Since oil is less dense than water and is composed of hydrophobic molecules, it creates a layer across the top of the water. When the pasta is drained, it is poured through this oiled layer and leaves a fresh coat of oil on the pasta.
Instead of dumping oil in the pot, be sure to use enough water – pasta expands while cooking, so fill a 6-8 quart pot about 3/4 of the way full with water. Remember to use cold water.
Also, don’t rinse your pasta after cooking – doing so removes a lot of the starch, which contributes flavor to pasta and helps makes sauces stick.
10) Not cold-plunging eggs after hard-boiling them.
When eggs are dropped into boiling water, the whites are cooked faster than the yolk. By the time the yolk is done, the whites are overdone. The result? Rubbery whites or yolks with a green ring around them. To avoid this, plunge eggs in cold water to stop the cooking process.
*Bonus tip – try hard-cooking eggs instead of hard-boiling. Bring a pot of eggs and cold water to a slight boil, then turn off the heat. Cover the pot, let the eggs sit for about 10 minutes, and plunge them in cold water.
11) Softening butter for baking recipes in the microwave.
Microwaves can heat unevenly, resulting in half-melted or over-softened butter. This presents a problem for some baked goods – for example, it can make your cookies flatten.
It’s better to let your butter stand at room temperature for 30 to 45 minutes to get the right consistency. You can speed the process significantly by cutting butter into tablespoon-sized portions and letting it stand at room temperature. Properly softened butter should yield slightly to gentle pressure.
Oh, and recipes that call for room temperature butter often turn out better with room temperature eggs – let them sit in a bowl of warm water until they are no longer cool to the touch (usually about 5 minutes).
12) Not cooling vegetables when they’ve reached the desired texture.
Hard-cooked eggs aren’t the only food that need a bit of a cool-down after cooking. After you boil veggies like green beans, broccoli, or asparagus, they should have a nice vibrant green color and crisp-tender texture. But if you don’t “shock” them with cold water to stop the cooking process, you’ll end up with brownish-green mush. Plunge your cooked veggies into ice water (or at least, under cold running water) to help them hold their pretty color and ideal texture.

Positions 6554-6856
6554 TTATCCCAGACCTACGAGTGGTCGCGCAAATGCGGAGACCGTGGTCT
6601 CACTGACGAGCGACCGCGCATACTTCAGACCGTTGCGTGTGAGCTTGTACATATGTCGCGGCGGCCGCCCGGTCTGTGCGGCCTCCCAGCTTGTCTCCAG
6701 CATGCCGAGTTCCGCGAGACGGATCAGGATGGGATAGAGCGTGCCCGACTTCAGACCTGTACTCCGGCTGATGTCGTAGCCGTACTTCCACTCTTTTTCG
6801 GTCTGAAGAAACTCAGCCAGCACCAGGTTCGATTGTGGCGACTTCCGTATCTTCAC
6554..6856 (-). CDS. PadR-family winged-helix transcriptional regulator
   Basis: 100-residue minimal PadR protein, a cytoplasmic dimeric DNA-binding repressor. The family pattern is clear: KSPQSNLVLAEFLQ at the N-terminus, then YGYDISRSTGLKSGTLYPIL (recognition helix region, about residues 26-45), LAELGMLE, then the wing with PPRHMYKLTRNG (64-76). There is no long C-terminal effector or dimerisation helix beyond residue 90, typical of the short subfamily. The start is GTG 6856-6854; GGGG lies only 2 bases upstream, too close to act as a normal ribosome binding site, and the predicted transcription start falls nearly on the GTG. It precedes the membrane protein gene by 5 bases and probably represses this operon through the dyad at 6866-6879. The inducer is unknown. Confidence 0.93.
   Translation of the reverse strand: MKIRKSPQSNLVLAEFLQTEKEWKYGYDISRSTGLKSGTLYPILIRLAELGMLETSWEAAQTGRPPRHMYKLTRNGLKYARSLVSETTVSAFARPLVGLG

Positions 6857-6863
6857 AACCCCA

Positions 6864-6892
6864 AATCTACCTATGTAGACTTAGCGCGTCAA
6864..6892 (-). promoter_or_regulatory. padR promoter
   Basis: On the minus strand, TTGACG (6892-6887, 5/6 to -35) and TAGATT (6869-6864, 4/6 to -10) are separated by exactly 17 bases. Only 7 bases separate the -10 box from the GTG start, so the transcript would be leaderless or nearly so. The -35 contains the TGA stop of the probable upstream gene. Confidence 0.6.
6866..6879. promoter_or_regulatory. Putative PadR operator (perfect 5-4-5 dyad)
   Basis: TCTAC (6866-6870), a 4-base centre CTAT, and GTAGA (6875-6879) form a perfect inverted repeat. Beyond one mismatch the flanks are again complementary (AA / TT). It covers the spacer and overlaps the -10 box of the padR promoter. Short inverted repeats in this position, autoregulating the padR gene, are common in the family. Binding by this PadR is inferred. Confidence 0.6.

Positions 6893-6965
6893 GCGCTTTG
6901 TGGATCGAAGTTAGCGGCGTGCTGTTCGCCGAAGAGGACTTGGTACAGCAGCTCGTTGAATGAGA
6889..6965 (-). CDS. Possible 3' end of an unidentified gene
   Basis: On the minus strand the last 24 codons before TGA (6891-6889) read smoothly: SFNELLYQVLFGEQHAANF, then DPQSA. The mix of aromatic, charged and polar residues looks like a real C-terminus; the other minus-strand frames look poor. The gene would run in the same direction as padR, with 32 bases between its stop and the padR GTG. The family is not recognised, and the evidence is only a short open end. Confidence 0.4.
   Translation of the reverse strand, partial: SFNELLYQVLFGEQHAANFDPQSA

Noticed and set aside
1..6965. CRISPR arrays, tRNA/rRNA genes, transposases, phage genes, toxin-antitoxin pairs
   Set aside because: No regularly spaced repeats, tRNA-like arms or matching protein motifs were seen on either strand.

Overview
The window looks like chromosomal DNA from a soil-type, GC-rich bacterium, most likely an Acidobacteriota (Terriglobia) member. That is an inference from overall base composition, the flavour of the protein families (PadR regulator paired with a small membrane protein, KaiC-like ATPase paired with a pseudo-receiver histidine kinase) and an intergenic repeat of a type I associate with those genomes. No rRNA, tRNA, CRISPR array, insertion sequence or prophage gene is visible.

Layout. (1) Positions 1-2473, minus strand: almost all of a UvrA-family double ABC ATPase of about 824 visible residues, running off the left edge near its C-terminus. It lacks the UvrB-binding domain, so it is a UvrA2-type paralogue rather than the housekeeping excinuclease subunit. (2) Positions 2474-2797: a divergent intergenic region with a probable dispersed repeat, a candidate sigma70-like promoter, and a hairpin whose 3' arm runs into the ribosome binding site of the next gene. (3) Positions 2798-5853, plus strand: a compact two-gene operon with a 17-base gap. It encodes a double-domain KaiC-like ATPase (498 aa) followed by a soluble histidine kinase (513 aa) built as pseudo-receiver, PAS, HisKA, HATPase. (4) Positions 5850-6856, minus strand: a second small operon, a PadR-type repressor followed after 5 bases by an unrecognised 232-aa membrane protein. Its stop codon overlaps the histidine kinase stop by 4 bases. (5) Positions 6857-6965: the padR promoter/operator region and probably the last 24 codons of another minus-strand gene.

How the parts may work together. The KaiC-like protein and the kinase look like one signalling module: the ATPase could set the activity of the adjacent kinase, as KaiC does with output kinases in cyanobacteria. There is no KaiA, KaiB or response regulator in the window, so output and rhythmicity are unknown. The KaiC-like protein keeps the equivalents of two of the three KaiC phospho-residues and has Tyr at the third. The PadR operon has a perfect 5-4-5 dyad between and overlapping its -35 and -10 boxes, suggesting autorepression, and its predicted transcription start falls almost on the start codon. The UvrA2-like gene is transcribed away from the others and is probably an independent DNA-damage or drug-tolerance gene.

13) Throwing berries in baggies and freezing them.
If you toss raspberries, blueberries, strawberries, and other delicate berries into a bag to freeze them, you’ll likely end up with a mushy mess when you thaw them.
Here’s how to avoid that problem: wash and dry your berries and spread them in a single layer on a baking sheet. Place it in the back of your freezer. This way, each individual berry is frozen, instead of being formed into an icy clump with its neighbors. After the berries are frozen, you can transfer them to baggies to store them.
*Bonus tip – don’t wash berries until you are ready to eat or freeze them. Moisture is their enemy, and washing them prematurely can make them mold or rot faster.
Did you know that the white coating on blueberries is called bloom, and that it that protects them from the elements? Washing it off makes them more vulnerable.
14) Keeping an open box of baking soda in the fridge to absorb odors.
Baking soda does not absorb bad smells very well at all, according to this scientist:
The popular “open box of Arm & Hammer in the refrigerator” simply provides an adsorbent material that can soak up odors — but not very effectively. For example, if some of the odoriferous materials floating around in the refrigerator are acidic, the alkaline baking soda can absorb and neutralize the acid. Even in that regard, it is not all that effective because, as the powder in the box contacts water vapor, it tends to crust over an lose a great deal of its already limited surface activity.
Activated charcoal works better. It can be purchased at stores that sell aquarium or plant and garden supplies. Place activated charcoal or activated carbon in a shallow bowl in your refrigerator, or use fridge odor absorbers that contain it.
15) Avoiding seeds in peppers because that’s where the “heat” is.
Capsaicin (8-methyl-N-vanillyl-6-nonenamide) can be found anywhere in fruits that hold it (yes, chili peppers are fruits), but the highest concentration is actually in the placental layer of the fruit, the white flesh. Seeds have very little of it, actually, the heat comes from capsaicin that adheres to the outside of the seeds when the white flesh is cut.
*Bonus tip – drinking water won’t stop your mouth from burning from hot peppers, but yogurt, ice cream, or milk will. The reason? Capsaicin is not water-soluble – it dissolves in oils and fats, though.
16) Over-mixing dough and batters.
Unless a recipe says to knead dough vigorously, always mix dough and batters gently and carefully. Fold just until ingredients are blended together – mixing too much or too roughly can result in rubbery pancakes and tough breads.
Hopefully these tips and tricks will help your time in the kitchen be more efficient and safe.